MATH 216 Introduction to Data Science
- Instructor: Albert Y. Kim
- Email: email@example.com
- Office: Warner 310
- Times: MWF 11:15-12:05
- Mostly Warner 506
- Occasionally in Wilson Media Lab in the rear of the first floor of Davis Library (See Homework section below)
- Office Hours: Held in the math lounge on the third floor of Warner. Feel free to come to the MATH 311 office hours.
- M 3:00-4:30
- Tu 2:00-3:30
- W 2:30-4:00 (MATH 311)
- F 1:00-2:30 (MATH 311)
- or by appointment
In this course students will gain exposure to the entire data science pipeline: forming a statistical question, collecting and cleaning data sets, performing exploratory data analyses, identifying appropriate statistical techniques, and communicating the results, all the while leaning heavily on open source computational tools, in particular the R statistical software language. We will focus on analyzing real, messy, and large data sets, requiring the use of advanced data manipulation/wrangling and data visualization packages. Students will be required to bring their own laptops as many lectures will involve in-class computational activities.
All problem sets and solutions will be posted either on
- Textbook: There is no required textbook for this class. All materials with either be provided or freely accessible on the web.
- Software: See the Software section.
|Final Project||45%||See below.|
|Participation & Engagement||15%|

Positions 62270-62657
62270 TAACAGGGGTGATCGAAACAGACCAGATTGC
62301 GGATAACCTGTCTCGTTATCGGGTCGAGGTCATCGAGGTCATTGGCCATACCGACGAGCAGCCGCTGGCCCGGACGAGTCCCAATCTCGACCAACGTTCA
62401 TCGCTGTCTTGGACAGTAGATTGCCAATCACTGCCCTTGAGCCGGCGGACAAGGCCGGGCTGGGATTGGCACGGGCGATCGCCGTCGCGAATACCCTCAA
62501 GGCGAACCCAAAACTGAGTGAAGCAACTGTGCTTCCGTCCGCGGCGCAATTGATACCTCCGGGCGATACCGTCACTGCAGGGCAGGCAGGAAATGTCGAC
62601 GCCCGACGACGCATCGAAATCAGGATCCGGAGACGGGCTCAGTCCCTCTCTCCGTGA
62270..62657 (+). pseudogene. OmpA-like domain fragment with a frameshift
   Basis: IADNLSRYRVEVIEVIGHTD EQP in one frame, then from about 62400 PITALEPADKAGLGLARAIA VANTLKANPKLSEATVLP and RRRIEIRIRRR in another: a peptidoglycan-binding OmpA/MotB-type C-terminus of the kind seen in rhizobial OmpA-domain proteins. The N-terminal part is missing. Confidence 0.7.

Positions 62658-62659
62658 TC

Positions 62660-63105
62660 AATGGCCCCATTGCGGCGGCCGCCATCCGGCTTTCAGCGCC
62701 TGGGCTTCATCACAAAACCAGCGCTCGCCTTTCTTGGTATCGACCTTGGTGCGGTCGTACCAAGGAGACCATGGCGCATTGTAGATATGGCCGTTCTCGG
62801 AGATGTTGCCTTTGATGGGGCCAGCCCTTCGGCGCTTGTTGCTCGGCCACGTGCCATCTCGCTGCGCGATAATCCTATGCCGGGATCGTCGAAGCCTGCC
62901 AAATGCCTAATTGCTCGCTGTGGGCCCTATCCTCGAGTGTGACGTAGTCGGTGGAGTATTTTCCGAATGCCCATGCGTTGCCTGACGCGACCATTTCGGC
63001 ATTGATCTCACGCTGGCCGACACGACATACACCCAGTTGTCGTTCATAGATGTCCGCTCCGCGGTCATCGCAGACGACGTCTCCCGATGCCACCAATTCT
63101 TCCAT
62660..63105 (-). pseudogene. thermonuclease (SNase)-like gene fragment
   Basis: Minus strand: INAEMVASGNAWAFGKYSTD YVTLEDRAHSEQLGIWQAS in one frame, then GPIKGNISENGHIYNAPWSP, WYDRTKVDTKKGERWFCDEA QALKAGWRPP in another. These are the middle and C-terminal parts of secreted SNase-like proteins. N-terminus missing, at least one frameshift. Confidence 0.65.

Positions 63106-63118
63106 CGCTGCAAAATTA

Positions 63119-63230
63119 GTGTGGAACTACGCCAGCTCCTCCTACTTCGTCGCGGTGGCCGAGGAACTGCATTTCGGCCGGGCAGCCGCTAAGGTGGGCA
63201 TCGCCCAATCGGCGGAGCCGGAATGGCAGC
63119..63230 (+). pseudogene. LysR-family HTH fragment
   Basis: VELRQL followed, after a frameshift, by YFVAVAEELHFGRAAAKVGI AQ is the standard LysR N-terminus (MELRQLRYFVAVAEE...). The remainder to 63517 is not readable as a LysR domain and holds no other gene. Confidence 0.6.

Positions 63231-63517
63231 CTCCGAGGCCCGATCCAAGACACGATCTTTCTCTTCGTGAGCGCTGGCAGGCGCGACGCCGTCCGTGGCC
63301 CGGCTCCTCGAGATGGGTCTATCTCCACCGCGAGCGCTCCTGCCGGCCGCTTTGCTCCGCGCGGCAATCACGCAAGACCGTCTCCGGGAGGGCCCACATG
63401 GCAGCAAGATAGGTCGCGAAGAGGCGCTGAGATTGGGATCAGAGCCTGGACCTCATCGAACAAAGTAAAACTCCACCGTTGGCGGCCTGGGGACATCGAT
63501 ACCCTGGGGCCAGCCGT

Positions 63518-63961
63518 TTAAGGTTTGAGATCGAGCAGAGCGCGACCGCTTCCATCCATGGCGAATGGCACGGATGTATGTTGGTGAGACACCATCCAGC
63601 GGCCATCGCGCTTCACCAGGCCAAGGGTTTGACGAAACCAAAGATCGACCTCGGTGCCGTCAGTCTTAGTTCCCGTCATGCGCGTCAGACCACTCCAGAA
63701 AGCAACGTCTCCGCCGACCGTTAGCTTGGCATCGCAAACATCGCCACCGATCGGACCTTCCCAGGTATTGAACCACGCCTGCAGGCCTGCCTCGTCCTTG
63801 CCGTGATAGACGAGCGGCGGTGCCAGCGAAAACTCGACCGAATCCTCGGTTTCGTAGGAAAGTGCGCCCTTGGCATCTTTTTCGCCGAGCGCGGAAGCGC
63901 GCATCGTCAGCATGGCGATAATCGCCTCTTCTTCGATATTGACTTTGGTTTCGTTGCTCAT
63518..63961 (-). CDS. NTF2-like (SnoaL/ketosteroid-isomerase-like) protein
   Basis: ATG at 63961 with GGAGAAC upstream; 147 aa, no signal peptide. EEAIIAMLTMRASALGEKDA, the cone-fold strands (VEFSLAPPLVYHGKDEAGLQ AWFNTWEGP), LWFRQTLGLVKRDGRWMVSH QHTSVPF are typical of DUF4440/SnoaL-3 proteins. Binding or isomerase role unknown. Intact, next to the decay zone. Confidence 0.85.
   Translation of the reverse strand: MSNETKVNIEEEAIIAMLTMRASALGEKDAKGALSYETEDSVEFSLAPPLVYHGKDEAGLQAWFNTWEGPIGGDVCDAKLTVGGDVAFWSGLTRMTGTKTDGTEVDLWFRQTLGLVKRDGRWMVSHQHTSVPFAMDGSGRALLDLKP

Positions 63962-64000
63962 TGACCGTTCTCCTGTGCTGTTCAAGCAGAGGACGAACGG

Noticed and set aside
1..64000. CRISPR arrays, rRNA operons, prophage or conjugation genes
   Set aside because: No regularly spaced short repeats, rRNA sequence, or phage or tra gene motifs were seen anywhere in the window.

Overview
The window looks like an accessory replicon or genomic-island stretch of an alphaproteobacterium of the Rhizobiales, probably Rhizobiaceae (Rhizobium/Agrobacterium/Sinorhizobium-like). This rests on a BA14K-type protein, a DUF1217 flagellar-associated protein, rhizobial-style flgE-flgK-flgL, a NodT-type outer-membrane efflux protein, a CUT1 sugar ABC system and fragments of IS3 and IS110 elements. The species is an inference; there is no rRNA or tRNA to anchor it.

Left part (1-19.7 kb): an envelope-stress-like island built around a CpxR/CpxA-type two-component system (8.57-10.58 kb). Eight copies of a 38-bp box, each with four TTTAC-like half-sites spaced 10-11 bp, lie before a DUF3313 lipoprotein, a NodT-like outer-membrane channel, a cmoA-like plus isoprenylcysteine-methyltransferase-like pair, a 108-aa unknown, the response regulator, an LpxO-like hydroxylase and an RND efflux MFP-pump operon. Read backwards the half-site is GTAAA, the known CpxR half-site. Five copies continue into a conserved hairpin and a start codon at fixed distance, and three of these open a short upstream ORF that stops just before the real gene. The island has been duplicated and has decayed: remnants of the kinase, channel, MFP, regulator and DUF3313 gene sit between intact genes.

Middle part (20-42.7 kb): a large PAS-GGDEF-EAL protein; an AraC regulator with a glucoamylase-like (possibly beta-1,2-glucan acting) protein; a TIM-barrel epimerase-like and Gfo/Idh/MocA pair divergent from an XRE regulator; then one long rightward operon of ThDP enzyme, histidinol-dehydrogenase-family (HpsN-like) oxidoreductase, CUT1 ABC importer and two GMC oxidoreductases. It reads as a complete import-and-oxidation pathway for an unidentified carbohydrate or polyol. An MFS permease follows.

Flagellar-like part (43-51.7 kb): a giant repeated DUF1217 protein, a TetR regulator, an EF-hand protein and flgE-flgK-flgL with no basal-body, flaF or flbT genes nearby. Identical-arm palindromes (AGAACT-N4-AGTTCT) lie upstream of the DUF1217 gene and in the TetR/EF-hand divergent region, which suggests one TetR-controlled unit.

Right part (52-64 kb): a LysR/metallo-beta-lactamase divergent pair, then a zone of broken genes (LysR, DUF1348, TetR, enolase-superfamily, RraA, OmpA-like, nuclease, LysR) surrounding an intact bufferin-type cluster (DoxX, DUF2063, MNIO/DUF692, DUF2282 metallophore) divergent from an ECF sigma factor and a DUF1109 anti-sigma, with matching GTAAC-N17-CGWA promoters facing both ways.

|Evaluation of Other Final Presentations||10%||In-class.|
|5 Homeworks||10%||HW assigned/due on Wednesdays.|
Each homework counts for only a nominal portion of the final grade. As such:
- They should be viewed as opportunities to
- receive feedback on the progress of one’s learning, rather than as evaluations that require an explicit numerical grade.
- develop one’s data science toolbox necessary for the final project.
- Collaboration on the homeworks, especially the computing components, is highly encouraged. See policy on homework collaboration below. However, collaboration taken too far is copying, and such repeated behavior will impair the development of your data science toolbox.
- The homework schedule is below. Note, lecture will take place in the Wilson Media lab in Davis Library on dates in bold. I will remind you beforehand.
- Proposal is due Wednesday April 5th.
- You will give an in-class presentation sometime during the final 4 lectures and will be receiving (anonymized) feedback from your peers immediately after.
- The final write-up is due the last day of exam week, Tuesday May 24th 2016.
- Due at the beginning of lecture.
- All collaborations must be explicity acknowledged at the beginning of your submissions.
- I much prefer answering questions in person during office hours than by email, as I’ll have a much easier time diagnosing the question and can offer better answers. Furthermore, this facilitates the transfer of tacit knowledge.
- There is no need to inform me of absences. Please consult Moodle and your peers for what you missed.
- See policy on homework collaboration above.
- All exams will be closed book and closed notes with no consulting, unless otherwise specified.
- The Honor Code Statement must be written and signed on each exam.
- I expect you to take the Honor System and intellectual honesty very seriously.
- Academic accommodations for disabilities: Students with documented disabilities who believe that they may need accommodations in this class are encouraged to contact me as early in the semester as possible to ensure that such accommodations are implemented in a timely fashion. Assistance is available to eligible students through Student Accessibility Services. Please contact Jodi Litchfield, the ADA coordinator, at firstname.lastname@example.org or 802.443.5936 for more information. All discussions will remain confidential.